- Doug Padilla, Chicago White Sox beat reporter
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He didn't want to question coach Tom Thibodeau's authority after the Bulls lost 88-65 to the Miami Heat to fall behind 3-1 in the Eastern Conference semifinals, but at the same time the veteran with 5,000 playoff minutes figured all that experience would have given him a chance to play more.
"A lot of stuff in life you don't understand," Hamilton said. "This is what I was brought here for. To not be able to play and help my teammates, it's hard, it's rough. But I try to stay positive. I don't try to rock the boat. I just try be positive with them and let [teammates] know what they need to do out there and things like that. Tonight I got lucky. I got to go out there and play."
He played almost 22 minutes, a total that more than doubled his playing time in the Bulls' previous 10 games of the postseason. He nailed an early 3-pointer and scored 11 points on 4-of-11 shooting.
His appearance in the second quarter was a bit of a surprise because coach Tom Thibodeau said Thursday that Hamilton wasn't "moving great" and that "physically he's not there right now."
A bulging disc in Hamilton's lower back caused him to miss the entire month of March, but he said that injury is way back in his rearview mirror.
"I feel good," he said and then repeated himself for good measure. "I feel good."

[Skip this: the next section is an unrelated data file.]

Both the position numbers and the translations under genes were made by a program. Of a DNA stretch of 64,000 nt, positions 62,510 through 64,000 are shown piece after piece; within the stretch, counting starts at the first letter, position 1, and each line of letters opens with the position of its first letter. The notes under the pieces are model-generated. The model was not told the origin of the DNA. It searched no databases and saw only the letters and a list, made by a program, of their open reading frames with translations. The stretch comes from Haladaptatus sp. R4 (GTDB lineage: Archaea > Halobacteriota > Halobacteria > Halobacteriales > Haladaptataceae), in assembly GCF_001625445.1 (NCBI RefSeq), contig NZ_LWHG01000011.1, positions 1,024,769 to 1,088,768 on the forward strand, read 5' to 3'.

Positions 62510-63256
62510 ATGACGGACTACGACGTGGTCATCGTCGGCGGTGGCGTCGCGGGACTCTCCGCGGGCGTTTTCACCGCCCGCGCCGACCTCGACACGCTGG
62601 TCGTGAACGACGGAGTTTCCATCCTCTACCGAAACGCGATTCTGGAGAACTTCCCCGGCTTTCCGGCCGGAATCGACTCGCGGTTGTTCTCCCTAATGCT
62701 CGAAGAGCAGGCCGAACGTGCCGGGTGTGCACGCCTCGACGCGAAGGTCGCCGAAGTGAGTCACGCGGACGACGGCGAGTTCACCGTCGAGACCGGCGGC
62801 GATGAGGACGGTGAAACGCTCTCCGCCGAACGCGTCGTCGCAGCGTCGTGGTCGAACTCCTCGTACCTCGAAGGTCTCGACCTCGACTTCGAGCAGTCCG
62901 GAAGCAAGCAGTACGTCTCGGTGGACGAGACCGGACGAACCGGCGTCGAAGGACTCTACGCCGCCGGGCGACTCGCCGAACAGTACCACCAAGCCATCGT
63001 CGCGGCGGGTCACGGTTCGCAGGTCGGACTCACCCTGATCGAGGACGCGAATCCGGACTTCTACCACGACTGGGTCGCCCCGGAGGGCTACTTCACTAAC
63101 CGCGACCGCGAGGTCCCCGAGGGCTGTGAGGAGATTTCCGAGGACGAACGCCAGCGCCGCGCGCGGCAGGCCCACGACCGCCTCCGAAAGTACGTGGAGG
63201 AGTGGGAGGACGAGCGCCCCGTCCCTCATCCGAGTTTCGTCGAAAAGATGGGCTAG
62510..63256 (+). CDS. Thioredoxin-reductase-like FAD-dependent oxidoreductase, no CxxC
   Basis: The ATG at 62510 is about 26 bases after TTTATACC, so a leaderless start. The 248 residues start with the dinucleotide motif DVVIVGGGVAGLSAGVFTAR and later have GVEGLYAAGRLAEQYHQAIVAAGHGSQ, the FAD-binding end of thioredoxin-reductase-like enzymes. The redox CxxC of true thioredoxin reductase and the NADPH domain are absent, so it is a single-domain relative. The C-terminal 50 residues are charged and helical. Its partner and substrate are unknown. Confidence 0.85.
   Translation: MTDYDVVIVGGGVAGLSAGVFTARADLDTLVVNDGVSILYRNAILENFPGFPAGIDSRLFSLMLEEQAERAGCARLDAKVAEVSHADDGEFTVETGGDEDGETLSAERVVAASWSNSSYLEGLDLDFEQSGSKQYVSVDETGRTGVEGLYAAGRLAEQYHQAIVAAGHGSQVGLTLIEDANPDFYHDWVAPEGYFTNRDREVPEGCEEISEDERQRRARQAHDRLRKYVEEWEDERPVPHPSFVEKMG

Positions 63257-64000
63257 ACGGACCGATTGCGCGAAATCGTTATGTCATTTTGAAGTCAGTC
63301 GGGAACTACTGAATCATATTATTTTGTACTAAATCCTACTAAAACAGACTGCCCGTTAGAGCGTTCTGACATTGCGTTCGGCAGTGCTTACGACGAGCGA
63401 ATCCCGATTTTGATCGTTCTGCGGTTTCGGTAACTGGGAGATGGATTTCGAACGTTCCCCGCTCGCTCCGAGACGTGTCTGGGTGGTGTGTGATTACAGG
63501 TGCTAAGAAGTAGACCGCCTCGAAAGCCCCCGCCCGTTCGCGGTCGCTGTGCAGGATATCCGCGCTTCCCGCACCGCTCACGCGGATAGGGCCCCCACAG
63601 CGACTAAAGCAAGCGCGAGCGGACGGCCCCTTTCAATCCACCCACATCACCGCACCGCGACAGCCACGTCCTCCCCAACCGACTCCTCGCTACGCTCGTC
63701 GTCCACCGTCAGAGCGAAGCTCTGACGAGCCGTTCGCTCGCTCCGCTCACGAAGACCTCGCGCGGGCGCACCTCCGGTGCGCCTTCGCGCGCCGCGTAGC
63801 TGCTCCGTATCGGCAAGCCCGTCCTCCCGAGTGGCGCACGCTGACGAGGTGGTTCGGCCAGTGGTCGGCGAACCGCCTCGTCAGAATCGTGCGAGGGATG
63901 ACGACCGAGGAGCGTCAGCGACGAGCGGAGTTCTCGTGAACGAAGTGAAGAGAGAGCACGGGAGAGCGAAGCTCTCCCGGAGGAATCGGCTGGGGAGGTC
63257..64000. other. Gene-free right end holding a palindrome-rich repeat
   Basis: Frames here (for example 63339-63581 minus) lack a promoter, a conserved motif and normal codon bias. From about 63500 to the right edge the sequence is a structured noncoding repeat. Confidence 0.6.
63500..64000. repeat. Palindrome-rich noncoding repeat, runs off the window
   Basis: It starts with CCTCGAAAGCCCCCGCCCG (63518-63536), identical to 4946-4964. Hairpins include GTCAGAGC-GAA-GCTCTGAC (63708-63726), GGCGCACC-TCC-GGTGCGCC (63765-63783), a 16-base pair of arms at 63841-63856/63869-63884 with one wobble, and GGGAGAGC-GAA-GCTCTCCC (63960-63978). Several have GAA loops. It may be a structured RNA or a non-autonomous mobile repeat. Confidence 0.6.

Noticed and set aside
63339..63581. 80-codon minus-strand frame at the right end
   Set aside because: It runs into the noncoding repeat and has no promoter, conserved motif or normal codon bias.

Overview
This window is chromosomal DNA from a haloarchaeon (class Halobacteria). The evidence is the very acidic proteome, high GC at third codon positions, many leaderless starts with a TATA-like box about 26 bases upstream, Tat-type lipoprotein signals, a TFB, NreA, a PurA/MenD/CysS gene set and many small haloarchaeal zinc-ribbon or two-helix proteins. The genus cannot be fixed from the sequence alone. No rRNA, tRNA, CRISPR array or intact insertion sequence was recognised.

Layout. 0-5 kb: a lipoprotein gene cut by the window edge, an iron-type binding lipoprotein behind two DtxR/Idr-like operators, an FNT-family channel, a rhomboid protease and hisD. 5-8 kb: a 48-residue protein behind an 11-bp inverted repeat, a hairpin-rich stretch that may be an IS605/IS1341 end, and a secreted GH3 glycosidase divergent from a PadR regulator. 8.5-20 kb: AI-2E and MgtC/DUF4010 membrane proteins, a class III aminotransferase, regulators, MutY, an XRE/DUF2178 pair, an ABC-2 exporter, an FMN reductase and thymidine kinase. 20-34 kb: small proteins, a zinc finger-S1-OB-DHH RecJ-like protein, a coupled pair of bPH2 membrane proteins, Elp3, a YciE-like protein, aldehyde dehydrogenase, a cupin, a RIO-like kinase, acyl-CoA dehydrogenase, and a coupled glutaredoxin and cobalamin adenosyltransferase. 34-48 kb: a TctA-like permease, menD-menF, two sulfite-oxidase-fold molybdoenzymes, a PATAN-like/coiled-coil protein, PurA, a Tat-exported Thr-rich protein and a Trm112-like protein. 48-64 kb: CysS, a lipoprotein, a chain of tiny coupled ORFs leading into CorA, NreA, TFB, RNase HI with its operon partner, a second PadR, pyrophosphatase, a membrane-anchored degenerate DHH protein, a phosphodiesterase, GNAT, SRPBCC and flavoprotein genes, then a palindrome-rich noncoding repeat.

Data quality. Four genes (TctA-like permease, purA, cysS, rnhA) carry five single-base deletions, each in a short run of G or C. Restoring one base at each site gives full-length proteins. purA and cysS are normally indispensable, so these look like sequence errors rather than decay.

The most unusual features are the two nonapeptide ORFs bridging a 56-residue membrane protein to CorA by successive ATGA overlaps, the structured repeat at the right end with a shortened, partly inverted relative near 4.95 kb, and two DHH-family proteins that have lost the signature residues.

Sure, Hamilton isn't what he was when he logged 924 minutes in the 2004 playoffs while winning an NBA championship with the Detroit Pistons and another 1,079 minutes the following year when the Pistons made the NBA Finals.
But Hamilton figured his knowledge of playoff basketball would be utilized for more than 32 minutes in 11 games since these playoffs began.
"One of the biggest things for me is this was the purpose I was brought here for, and when you don't play it makes it harder especially because I love these situations," Hamilton said. "My goal is to win a championship and try to help my teammates, but it was from the sideline. I tried to help Jimmy [Butler] out and help guys out and things like that."
Yet Hamilton, 35 years old and a veteran of 13 NBA seasons, veteran wasn't about to say he was upset.
"Nah, you can't be bitter," Hamilton said. "This league has always been great to me. I have fun enjoying what I love to do, and that's play basketball. Sometimes it's going to go your way and sometimes you can't control it. I couldn't control it so it was like, 'Hey, you just have to deal with it.'"
As for the rust from not playing much, Hamilton tried to blow right through it.
"I have to try and catch a rhythm fast. I've missed a lot of games," he said. "Now I'm thrown in the fire. 'All right, you know what, you don't have time to really think.' You have to play off instincts, and that's what I tried to do tonight is to play off my instincts."
As for whether or not he showed enough to play more in Game 5 on Wednesday in Miami, Hamilton will have to wait and see. But he's used to that by now.
"You never know," he said.
CHICAGO – Disputing his coach's assertion that he is struggling with an injury while wondering aloud about his role, Chicago Bulls guard Richard Hamilton walked that fine line Monday night.